Trends are positive for solar electric power. Panel prices have been dropping for years, while panel output and efficiency has been rising.
Mini-split heat pumps are also riding a wave: Every year, one of the big name-brand mnufacturers leap-frogs the others, posting another jump in efficiency. (The latest winner—for now—in the efficiency arms race is the 9,000-Btu Mitsubishi MSZ-FH09NA, rated at SEER 30 and able to heat at its rated output when outdoor temperatures go as low as 5°F).
For ReVision Energy in Portland, Maine, those two positive trends are the key to a new business model. For several years, the company has been selling Mainers on the idea that the smart way to heat your house is to put solar panels on your roof, and mount a mini-split heat pump on your wall. Some houses only get panels, and some houses only get mini-splits; but as ReVision founder Fortunat Mueller said in February during a three-hour technical presentation at the Building Energy 14 conference in Boston, "To me, the easiest path to net zero—if there are easy paths to net zero—is an on-site, grid-tied solar electric system and some form of electric heat, either resistive or a heat pump. Heat pumps let you cool and heat efficiently with electricity, and electricity is easy to make off the roof." The combination is enough to serve as a stand-alone heating system, if the house is well suited for the strategy. "We are principally a solar business," says Mueller, "but we are excited about the use of heat pumps to leverage solar to get towards net zero, or close to net zero."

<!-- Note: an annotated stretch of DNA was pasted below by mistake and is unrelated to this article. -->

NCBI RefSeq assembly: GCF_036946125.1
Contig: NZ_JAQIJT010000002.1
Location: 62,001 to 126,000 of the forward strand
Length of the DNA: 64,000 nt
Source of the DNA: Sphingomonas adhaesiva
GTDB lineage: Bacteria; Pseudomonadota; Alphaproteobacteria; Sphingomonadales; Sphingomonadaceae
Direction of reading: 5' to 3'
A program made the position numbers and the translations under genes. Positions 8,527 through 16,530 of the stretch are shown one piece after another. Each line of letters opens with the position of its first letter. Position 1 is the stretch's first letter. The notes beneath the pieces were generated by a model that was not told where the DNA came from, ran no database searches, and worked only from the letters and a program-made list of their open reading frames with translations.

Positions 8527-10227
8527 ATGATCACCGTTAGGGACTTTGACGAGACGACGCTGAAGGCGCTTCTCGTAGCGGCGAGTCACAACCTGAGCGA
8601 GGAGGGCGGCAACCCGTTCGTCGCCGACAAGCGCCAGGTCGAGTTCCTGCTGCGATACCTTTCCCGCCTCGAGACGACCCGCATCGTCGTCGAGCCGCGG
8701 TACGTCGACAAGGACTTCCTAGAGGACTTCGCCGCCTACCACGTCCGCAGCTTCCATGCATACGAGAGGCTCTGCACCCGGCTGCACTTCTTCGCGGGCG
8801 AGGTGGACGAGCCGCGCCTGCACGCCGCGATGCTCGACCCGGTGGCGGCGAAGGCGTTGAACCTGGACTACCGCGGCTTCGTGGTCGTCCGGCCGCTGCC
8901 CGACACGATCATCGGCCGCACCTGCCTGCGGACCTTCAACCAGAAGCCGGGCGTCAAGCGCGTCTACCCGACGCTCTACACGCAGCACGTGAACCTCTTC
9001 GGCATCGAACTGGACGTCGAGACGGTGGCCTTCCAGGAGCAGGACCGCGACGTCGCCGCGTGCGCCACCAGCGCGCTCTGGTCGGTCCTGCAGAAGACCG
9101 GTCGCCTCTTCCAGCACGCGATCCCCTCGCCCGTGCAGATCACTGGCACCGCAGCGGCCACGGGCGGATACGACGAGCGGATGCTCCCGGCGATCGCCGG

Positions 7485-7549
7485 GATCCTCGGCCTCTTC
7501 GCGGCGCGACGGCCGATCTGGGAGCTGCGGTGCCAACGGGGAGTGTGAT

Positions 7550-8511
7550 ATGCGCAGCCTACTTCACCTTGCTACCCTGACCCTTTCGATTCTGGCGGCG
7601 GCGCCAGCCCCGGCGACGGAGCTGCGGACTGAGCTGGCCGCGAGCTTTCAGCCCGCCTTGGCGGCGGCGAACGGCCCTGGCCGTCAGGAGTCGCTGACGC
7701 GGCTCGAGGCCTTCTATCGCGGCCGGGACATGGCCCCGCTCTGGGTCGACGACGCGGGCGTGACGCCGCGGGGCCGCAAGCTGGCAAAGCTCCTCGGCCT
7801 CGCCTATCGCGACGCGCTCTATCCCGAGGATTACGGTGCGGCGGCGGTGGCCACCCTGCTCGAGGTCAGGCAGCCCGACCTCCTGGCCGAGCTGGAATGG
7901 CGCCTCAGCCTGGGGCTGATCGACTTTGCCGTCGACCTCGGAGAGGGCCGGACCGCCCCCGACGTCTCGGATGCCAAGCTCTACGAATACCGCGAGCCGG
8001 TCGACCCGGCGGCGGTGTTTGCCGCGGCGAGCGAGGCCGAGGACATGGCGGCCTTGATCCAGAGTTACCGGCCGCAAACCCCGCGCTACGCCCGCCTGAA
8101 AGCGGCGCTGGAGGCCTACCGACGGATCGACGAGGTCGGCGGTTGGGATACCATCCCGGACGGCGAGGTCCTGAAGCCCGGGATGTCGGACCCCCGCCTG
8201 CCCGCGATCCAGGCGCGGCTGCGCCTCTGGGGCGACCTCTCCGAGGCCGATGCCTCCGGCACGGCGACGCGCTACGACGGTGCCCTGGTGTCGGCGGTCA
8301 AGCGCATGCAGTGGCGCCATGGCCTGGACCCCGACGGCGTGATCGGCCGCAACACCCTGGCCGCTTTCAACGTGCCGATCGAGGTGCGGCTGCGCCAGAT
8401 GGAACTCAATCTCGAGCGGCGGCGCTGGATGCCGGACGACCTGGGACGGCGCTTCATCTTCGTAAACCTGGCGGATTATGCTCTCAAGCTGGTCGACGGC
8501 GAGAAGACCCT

For a mini-split system with PV power to take a house to net zero on an annual basis, two things have to happen: The heat pump system has to meet the home's whole heating load, and the photovoltaic array has to put out as much power every year as the heat pump uses to heat the house all winter. That means the house has to consume a relatively modest amount of heat, and it also means there has to be room somewhere—on the roof, or on the ground—for a solar array that will put out enough power to satisfy those needs.
Even in new construction, not every house can make the cut. Mueller says, "We do a lot of projects that are sort of net zero-'ish' buildings, or 'net zero ambition' buildings. They end up something short of net zero, but they're still exceptional buildings with exceptionally efficient heating and energy systems. We're trying not to let the perfect be the enemy of the good."
In retrofit jobs with existing houses, it's harder to get to net zero: Most older houses use too much heat. But with the right combination of solar panels and heat pumps, you can relieve the home's existing heating system of duty during most of the year, while keeping the old boiler or furnace in place to heat the house during the coldest weeks. Says Mueller: "In retrofit, most of the projects that we're seeing—and we're seeing a lot—are going in without ripping out the old heating system. It makes the projects inexpensive, and it makes the technical risks low. If you heat the center part of the living space with a mini-split, you can carry 60% of the annual load, and you can displace the oil heat by a lot for a relatively modest investment."
This month, JLC visited a job site in Portland, Maine, where a five-person ReVision Energy crew was working on that kind of job. Built in the late 1960s, the house has an oil boiler, plus a wood stove that the homeowners rely on to get them through the coldest part of the winter. But a thorough weatherization job by Efficiency Maine, the state's energy-efficiency utility, has cut the house's oil consumption significantly. Last year, ReVision put a solar water heating system on the roof, largely eliminating the boiler's water-heating role in winter. Now, the solar panel and heat pump solution that ReVision's crew installed may well be enough to take the oil boiler out of the equation completely, even for winter heat.
For a look at the hands-on process, see "Slideshow: Teaming PV with Heat Pumps."